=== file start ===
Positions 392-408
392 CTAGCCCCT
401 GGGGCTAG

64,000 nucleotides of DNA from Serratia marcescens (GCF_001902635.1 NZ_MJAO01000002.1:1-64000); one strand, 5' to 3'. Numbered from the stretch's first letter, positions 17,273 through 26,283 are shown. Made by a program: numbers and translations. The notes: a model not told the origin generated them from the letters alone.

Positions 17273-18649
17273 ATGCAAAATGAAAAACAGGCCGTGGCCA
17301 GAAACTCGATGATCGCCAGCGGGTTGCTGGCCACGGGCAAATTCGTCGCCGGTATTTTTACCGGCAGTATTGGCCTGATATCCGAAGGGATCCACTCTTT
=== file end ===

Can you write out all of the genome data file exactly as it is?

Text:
Positions 392-408
392 CTAGCCCCT
401 GGGGCTAG

64,000 nucleotides of DNA from Serratia marcescens (GCF_001902635.1 NZ_MJAO01000002.1:1-64000); one strand, 5' to 3'. Numbered from the stretch's first letter, positions 17,273 through 26,283 are shown. Made by a program: numbers and translations. The notes: a model not told the origin generated them from the letters alone.

Positions 17273-18649
17273 ATGCAAAATGAAAAACAGGCCGTGGCCA
17301 GAAACTCGATGATCGCCAGCGGGTTGCTGGCCACGGGCAAATTCGTCGCCGGTATTTTTACCGGCAGTATTGGCCTGATATCCGAAGGGATCCACTCTTT